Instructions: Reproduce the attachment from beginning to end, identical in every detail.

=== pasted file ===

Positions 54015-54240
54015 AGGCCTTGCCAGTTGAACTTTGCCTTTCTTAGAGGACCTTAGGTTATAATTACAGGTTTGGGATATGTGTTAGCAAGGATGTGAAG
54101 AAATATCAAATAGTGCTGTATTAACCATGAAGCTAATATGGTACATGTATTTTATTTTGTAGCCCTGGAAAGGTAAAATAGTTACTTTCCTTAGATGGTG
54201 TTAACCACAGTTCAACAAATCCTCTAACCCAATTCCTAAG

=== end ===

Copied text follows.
Positions 54015-54240
54015 AGGCCTTGCCAGTTGAACTTTGCCTTTCTTAGAGGACCTTAGGTTATAATTACAGGTTTGGGATATGTGTTAGCAAGGATGTGAAG
54101 AAATATCAAATAGTGCTGTATTAACCATGAAGCTAATATGGTACATGTATTTTATTTTGTAGCCCTGGAAAGGTAAAATAGTTACTTTCCTTAGATGGTG
54201 TTAACCACAGTTCAACAAATCCTCTAACCCAATTCCTAAG